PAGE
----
JJ: This band has tried really hard to play a lot of different music. A lot of acoustic which is about being more in depth at the craft of songwriting. I think this band is best when we play a quiet song and are singing good and I’m not taking solos. We do this a lot. Electric: I think it is pretty much of an emotional rollercoaster. We look to bands like Sugar and Jane’s Addiction for that live edge.

AW: Like the Replacements minus the arrogance?

JJ: Kind of, but people would throw stuff at us when we take the guitar solos.

AW: On that note, do you think you have significantly improved as a guitarist in the past 4 years?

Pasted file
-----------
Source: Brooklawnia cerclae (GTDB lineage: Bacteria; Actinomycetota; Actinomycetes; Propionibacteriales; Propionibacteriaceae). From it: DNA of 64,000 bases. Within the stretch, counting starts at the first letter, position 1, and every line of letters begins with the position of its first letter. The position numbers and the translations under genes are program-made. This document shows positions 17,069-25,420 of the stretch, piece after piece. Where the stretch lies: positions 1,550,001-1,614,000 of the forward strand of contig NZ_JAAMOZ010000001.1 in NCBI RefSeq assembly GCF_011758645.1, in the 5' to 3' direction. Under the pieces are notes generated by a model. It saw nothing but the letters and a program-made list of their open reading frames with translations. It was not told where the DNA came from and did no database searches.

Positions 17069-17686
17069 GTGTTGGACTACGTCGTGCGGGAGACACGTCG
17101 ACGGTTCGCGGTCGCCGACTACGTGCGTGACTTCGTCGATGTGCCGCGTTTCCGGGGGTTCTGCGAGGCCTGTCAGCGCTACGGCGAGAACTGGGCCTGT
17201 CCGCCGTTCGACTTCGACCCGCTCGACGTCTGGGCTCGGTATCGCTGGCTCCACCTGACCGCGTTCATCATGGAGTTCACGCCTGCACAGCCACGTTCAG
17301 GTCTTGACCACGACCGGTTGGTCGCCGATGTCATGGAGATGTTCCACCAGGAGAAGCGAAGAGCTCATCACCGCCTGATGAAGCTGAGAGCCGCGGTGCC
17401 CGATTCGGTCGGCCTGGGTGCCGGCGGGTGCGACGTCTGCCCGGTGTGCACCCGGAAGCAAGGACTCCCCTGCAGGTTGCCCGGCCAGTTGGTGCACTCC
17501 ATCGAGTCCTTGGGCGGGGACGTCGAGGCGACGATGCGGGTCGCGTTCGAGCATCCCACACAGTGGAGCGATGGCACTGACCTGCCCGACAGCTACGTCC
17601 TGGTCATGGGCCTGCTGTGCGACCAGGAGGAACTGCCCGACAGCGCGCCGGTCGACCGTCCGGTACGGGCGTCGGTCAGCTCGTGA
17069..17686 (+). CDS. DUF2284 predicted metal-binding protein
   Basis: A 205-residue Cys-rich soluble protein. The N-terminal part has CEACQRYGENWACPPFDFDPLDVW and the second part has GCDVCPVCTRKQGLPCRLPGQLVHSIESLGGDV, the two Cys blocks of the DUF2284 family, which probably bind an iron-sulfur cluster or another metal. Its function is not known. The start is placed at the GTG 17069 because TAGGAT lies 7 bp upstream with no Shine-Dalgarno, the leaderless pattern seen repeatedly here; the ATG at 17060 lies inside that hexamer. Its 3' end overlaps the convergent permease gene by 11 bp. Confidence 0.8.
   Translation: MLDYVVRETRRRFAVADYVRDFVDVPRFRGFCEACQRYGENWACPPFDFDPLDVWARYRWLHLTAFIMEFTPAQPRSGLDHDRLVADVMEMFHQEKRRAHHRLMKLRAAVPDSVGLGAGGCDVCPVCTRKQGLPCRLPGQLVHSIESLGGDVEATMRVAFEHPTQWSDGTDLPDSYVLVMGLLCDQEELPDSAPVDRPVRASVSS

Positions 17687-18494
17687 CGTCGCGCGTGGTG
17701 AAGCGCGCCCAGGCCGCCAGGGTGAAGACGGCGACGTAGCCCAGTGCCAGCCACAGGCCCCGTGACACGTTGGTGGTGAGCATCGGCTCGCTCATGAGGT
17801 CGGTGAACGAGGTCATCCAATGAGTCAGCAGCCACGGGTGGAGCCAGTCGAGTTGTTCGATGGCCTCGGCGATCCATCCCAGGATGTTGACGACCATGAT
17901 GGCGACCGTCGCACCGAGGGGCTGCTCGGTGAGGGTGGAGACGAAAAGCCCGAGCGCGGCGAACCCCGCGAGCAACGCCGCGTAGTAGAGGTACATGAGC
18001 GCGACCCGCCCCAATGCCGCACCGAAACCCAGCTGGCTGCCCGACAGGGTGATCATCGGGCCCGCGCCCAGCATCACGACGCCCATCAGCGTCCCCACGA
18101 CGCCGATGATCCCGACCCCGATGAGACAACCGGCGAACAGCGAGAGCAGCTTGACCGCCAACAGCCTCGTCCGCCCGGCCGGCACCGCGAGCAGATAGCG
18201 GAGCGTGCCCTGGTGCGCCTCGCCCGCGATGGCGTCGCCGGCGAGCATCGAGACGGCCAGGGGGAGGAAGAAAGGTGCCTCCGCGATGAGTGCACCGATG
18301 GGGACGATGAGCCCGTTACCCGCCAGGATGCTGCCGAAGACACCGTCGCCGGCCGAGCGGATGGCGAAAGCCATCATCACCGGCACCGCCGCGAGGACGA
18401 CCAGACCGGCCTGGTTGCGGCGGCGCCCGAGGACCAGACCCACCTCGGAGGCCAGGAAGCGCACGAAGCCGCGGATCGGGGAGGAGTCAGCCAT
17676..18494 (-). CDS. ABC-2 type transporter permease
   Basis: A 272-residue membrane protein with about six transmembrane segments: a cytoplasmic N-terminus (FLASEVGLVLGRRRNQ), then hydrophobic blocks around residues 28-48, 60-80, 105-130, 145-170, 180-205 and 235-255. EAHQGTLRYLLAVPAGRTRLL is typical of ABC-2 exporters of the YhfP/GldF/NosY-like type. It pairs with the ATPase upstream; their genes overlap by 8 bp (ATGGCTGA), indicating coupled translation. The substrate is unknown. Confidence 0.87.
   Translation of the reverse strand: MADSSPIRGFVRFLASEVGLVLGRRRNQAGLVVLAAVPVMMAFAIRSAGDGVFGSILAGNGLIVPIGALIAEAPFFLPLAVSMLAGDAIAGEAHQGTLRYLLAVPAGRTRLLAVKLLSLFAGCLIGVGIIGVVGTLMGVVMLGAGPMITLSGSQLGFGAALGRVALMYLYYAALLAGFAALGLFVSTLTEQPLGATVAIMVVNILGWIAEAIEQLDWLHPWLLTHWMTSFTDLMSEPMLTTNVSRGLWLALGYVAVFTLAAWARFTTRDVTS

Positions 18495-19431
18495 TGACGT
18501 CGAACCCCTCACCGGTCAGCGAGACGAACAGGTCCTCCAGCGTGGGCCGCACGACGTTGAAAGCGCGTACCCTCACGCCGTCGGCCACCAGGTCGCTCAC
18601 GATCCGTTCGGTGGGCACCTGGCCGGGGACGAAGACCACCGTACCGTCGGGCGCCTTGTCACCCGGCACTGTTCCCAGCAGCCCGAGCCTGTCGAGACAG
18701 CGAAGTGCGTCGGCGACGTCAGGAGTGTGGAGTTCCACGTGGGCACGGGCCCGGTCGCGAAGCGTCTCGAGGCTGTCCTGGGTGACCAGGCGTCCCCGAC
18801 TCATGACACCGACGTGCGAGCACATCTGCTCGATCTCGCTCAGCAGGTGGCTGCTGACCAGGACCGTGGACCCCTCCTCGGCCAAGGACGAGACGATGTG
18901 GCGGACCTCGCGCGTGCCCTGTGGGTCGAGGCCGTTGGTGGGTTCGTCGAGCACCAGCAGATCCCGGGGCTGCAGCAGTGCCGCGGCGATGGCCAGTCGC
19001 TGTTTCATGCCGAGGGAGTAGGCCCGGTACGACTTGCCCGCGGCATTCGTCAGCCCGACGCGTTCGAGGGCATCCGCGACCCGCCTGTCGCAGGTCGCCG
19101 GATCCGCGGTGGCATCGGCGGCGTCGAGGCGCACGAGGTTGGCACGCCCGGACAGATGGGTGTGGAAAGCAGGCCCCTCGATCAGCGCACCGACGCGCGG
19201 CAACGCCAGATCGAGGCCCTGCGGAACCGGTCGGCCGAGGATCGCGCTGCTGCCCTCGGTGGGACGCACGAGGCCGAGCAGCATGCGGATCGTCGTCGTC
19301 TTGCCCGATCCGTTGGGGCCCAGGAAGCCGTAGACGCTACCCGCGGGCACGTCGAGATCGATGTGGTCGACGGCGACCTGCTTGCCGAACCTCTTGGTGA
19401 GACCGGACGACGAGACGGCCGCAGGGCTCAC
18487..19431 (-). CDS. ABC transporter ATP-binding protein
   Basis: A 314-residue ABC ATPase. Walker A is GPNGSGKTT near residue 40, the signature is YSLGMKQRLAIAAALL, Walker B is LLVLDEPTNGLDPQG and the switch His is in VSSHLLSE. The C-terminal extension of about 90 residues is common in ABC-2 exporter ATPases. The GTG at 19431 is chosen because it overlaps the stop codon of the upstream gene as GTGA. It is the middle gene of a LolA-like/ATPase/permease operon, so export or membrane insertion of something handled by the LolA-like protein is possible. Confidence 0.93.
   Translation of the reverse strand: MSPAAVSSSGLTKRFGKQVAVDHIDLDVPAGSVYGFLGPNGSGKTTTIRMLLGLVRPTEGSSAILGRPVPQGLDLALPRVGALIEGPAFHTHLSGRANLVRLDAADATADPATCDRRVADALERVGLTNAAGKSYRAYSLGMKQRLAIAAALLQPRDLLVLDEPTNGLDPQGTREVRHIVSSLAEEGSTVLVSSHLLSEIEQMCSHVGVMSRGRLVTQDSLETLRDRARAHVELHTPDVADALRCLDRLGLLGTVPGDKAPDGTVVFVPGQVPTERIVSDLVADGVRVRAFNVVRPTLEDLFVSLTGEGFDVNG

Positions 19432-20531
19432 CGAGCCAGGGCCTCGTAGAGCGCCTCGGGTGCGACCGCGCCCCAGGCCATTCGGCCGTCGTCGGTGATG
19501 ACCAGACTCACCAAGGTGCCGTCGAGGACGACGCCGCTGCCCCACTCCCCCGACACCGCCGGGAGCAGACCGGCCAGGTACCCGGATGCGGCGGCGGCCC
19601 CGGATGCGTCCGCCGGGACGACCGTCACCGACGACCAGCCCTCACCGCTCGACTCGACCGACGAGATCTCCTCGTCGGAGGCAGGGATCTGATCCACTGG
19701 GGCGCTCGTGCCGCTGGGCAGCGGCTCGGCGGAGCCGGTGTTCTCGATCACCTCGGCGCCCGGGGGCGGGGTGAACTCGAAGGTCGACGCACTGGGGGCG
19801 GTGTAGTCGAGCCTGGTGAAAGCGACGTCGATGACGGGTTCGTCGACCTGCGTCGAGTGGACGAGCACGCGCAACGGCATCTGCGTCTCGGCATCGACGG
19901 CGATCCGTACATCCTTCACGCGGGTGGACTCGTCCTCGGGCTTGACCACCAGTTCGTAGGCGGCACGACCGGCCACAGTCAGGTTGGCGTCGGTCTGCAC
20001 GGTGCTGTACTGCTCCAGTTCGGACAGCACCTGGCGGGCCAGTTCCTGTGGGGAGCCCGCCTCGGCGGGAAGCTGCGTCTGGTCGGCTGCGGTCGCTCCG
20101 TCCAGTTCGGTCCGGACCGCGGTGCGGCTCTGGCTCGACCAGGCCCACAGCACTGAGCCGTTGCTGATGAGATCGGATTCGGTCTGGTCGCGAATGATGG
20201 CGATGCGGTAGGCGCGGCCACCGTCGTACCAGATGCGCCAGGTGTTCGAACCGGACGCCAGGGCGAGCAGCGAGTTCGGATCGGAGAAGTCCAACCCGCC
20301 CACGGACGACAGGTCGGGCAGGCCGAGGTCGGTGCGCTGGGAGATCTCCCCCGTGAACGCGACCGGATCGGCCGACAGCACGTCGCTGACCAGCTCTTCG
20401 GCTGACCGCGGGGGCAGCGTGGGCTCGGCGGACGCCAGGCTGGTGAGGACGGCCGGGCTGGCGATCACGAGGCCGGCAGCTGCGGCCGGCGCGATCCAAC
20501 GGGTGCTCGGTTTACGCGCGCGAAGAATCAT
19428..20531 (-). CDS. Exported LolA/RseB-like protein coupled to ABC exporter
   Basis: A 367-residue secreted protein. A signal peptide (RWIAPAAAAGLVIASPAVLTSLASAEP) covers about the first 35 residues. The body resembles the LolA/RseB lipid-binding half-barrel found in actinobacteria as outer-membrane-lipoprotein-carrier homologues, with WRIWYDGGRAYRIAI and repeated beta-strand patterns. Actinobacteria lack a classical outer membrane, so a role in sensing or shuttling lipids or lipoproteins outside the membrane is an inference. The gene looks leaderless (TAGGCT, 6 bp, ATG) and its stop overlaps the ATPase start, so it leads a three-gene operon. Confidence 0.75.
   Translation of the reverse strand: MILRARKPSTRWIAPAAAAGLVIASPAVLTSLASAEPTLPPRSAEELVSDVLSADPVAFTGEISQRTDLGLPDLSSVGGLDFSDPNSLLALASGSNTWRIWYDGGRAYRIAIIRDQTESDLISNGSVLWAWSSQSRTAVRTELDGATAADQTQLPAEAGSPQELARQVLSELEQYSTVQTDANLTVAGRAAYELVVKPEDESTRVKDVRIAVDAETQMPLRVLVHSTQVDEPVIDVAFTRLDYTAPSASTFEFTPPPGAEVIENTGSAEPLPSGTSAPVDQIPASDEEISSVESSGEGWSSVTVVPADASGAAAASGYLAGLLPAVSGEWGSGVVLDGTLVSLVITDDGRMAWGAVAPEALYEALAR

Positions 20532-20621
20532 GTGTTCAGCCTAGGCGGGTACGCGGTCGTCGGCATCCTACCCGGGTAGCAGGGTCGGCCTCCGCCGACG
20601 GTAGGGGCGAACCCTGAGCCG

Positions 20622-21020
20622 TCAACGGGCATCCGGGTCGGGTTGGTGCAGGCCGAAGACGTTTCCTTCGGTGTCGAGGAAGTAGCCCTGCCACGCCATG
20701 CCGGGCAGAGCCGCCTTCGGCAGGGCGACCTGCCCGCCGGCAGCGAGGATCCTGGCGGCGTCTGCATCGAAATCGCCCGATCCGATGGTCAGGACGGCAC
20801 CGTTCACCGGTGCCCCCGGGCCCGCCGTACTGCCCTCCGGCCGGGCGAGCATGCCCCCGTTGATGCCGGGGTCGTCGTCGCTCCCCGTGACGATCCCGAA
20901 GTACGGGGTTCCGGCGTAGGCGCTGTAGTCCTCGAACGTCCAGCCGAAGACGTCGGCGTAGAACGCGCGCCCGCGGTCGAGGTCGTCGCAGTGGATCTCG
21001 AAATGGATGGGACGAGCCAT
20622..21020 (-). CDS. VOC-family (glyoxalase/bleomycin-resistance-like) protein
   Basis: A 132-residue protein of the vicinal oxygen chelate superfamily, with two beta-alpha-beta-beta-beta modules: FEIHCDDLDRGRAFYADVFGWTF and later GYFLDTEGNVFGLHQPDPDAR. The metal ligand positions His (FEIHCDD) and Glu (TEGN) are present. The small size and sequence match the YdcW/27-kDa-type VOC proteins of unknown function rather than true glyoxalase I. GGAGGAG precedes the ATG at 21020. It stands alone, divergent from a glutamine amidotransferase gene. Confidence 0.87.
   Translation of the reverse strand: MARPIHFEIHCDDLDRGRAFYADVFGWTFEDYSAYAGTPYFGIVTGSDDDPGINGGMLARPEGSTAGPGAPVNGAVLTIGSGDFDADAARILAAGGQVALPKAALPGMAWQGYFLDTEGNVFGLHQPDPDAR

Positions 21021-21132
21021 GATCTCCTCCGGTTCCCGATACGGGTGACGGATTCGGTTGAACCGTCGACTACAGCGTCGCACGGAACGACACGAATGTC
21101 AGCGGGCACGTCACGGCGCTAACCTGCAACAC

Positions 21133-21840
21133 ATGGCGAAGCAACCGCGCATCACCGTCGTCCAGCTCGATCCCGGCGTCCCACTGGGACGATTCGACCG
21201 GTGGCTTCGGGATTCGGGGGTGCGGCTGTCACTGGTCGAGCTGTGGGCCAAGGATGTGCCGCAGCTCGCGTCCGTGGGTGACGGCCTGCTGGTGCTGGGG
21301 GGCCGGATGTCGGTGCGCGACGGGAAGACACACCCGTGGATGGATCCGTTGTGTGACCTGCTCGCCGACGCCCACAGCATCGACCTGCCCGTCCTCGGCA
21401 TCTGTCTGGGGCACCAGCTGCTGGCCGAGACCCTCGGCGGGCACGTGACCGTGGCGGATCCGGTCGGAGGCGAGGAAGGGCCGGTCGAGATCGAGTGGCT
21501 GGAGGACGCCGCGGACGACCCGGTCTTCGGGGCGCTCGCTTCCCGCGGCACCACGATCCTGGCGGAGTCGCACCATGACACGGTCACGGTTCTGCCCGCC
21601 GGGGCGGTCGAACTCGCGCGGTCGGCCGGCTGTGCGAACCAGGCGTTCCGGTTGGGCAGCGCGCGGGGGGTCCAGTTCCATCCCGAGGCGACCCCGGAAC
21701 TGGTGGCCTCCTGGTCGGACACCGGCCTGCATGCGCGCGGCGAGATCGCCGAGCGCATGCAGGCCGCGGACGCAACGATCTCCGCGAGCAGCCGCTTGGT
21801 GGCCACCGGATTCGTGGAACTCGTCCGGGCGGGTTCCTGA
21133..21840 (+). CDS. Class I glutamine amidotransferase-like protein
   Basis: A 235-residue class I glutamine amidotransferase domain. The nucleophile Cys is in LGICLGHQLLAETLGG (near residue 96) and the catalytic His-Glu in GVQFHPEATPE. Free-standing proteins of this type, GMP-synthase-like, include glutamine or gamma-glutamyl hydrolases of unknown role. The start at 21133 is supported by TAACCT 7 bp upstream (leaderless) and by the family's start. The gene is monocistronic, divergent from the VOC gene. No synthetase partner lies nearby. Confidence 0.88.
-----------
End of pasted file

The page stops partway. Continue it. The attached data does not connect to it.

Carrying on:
JJ: yes, I never used to take my guitar playing seriously. I used to have Stephen James of Little Women (whom I love dearly) tell me I sucked. Playing in a 3 piece and doing all of these solo acoustic shows, I think I have finally found my voice whatever that is. Right now it is a combination of muscle, melody, and guitar playing. I am a huge fan of Chris Whitley and David Lindley and I am also a big fan of Jimi Hendrix and Bob Mould. There is the stuff I grew up on like Santana and Keith Richards. I am also a little older now and can put some of those things that were influences into my guitar playing like Miles Davis and Stephane Grappelli. Being the only guitar player has made me step up to the plate. I’m never going to be a technical guitarist. I never though of myself as a player until recently I tapped into some level I had, which happened by chance. How good it is, I am not sure. It is geared towards live. I’m standing by myself and have to be interesting for 3 hours.